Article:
These are the types of tweaks that are necessary come the summertime. Nothing fancy, but respectable moves that position the Bulls nicely.
The Bulls should take the best player available at one of two positions: center or shooting guard.
Centers such as Mason Plumlee, Kelly Olynyk and Jeff Withey could all enhance Chicago's second unit. They would help fill a void behind Joakim Noah, which has been a clear void all season since Omer Asik departed for the Houston Rockets. If the Bulls go this route, then they could neglect signing a veteran center (as previously mentioned).
A shooting guard with an offensive skill set also would be a logical pick. Gary Harris, Kentavious Caldwell-Pope and Allen Crabbe are all players that should be on Chicago's watch list.
A successful offseason will feature nabbing the best of such players at one of these positions. Perhaps the Bulls will carry their trend of late first-round steals (Taj Gibson, Jimmy Butler and Nikola Mirotic).
Trade Luol Deng
This last element comes as a surprise. Luol Deng has been the glue of the Bulls' success for numerous years now. He's a favorite of Tom Thibodeau. He's been an All-Star the past two seasons.
So, why on earth trade him? There are numerous reasons.
For one, Jimmy Butler's emergence has been on the fast track. This is quickly making Deng expendable.
They are very similar players—versatile defenders and active offensive slashers. Deng is arguably the better shooter at this point, but Butler's shooting is progressing at a rampant pace (shot 42 percent from three-point range in March, up from 28 percent in February).
What's eye-popping is their plus/minus. Butler carries a plus-70, while Deng notches a surprisingly low minus-23. This is a rather wide discrepancy, and it alerts us to the reality that Deng's production isn't as potent as what it may seem.
Plus, Deng is at a stage in his career where he isn't going to get much better. He's a quality piece to have, but his production has reached its ceiling.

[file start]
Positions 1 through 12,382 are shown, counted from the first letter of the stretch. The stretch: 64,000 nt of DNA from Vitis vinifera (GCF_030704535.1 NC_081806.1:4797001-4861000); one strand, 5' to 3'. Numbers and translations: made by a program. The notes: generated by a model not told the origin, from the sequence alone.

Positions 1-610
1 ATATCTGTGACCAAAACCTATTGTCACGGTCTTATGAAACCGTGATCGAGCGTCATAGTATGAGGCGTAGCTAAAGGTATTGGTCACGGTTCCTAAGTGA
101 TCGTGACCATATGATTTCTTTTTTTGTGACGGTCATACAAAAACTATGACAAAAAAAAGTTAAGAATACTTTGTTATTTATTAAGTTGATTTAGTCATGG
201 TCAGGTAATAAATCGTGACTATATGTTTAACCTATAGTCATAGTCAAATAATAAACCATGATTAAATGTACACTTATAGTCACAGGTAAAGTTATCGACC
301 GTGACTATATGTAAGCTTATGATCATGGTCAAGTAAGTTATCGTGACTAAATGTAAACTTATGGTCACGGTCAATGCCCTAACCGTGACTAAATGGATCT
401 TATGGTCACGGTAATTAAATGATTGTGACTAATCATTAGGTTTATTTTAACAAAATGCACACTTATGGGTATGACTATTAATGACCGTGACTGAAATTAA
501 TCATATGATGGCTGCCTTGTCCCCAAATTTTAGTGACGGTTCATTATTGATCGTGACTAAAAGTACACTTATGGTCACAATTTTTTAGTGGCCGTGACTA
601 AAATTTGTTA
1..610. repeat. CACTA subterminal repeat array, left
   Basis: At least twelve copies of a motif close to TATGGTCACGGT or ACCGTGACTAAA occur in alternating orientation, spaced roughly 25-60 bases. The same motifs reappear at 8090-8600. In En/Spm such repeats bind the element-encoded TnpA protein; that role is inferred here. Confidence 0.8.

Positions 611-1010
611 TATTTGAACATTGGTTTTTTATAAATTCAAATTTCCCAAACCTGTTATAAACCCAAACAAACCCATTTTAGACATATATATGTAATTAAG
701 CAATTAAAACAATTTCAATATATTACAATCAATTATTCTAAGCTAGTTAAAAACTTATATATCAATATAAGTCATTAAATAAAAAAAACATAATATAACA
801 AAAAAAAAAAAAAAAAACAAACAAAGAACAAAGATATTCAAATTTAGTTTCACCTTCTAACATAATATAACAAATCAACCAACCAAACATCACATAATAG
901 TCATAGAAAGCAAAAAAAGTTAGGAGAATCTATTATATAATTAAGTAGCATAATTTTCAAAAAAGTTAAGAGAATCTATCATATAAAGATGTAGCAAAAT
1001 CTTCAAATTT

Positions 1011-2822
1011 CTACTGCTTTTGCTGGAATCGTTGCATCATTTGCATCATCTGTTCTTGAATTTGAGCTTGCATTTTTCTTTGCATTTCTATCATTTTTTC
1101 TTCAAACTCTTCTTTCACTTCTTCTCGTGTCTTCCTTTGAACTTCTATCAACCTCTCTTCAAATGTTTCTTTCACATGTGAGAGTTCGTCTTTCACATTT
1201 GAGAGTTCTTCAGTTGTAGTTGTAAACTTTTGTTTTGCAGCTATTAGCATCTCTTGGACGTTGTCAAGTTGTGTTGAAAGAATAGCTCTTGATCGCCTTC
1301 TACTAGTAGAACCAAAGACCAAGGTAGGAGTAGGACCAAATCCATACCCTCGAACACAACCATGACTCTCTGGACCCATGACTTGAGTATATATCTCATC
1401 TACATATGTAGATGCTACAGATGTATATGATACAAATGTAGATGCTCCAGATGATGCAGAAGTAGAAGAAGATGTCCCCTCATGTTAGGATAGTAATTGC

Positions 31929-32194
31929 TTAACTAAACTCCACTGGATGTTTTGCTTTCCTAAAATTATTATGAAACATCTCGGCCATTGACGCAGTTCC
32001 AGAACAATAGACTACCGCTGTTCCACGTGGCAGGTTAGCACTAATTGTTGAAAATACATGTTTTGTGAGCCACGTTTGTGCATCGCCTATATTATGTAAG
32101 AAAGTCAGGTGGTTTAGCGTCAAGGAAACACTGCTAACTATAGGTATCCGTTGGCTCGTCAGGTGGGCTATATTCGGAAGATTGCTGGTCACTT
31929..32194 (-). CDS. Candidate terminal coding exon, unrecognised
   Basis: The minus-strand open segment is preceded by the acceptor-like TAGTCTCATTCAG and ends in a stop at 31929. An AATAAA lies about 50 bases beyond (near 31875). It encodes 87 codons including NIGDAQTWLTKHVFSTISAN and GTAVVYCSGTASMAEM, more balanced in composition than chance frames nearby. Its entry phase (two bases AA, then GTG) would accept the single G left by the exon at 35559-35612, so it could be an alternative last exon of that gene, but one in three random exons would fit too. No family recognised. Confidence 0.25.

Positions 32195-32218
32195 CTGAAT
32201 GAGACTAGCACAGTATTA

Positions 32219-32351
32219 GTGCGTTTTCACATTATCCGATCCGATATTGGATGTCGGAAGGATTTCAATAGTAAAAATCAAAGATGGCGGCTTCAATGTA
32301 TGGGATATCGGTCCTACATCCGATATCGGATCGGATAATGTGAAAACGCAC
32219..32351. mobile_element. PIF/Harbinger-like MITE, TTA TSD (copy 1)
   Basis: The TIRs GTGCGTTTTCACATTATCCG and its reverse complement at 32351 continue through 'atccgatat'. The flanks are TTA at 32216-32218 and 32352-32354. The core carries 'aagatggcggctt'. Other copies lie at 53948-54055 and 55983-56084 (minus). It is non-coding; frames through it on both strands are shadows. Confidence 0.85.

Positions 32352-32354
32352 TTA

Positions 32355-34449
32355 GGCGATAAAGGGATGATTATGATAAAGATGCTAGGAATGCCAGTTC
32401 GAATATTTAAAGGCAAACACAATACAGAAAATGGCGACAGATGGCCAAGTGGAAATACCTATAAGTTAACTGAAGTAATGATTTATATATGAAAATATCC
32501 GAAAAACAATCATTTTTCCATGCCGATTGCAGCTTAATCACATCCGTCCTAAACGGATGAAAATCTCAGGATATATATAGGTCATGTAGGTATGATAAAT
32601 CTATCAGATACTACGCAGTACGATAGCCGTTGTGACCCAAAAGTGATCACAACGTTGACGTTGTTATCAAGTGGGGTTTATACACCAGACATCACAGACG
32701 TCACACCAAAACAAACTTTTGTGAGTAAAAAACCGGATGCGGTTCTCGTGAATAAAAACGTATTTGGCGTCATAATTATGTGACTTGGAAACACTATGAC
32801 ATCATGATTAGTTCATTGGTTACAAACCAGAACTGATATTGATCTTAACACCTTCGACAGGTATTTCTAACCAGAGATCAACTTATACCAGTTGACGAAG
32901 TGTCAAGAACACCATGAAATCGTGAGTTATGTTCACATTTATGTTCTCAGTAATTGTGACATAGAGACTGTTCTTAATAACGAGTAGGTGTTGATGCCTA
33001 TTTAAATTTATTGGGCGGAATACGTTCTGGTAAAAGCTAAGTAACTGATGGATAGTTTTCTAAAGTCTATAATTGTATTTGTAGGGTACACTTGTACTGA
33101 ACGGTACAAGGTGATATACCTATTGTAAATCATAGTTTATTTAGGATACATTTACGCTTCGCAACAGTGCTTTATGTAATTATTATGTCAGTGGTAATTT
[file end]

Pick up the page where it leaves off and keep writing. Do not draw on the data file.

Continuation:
The kicker in this conversation, though, is not about production. It's about money. Deng will enter into the final year of his contract next season. He will make over $14 million in 2013-14 and will then desire an extension. This is where the concerns are.
If Deng wants another long-term lucrative deal, the Bulls would have the money next summer (2014) to provide this. But, such a deal would likely take them out of the running for an elite superstar. They could only still pursue an superstar-caliber player (someone desiring a max contract) if Deng decided to accept a much lesser offer.
Perhaps he would consider signing a "bargain" deal with the Bulls, but it's also very likely that he'd inspect outside offers that are more alluring.
This dilemma signals the main reason why Chicago should trade Deng soon. They should trade him this summer, while he still has value, and then begin looking towards the 2014 offseason, when they can make a big splash in free agency without worrying about Deng's status.
It would simply be imprudent to hang onto Deng and then see him walk away for nothing in 2014. It would also be imprudent to re-sign him long-term and then miss out on snagging a potential stud who could become "Robin" to D-Rose's "Batman."
There is clearly much to consider here. Deng is beloved, but his time with the Bulls should be running short.
These strategies—avoiding foolish signings, making minor maneuvers, filling a void via the draft and trading Deng—comprise Chicago's blueprint to a winning 2013 offseason. If they handle these heavy decisions in a prudent manner, then the Bulls will be in position to contend for years.
Once Rose regains his usual form, the Bulls have the cornerstone to their franchise. If they can successfully navigate adding the necessary supporting characters around him, they'll likely reap the rewards in two or three years, when the Larry O'Brien trophy will very much be within reach.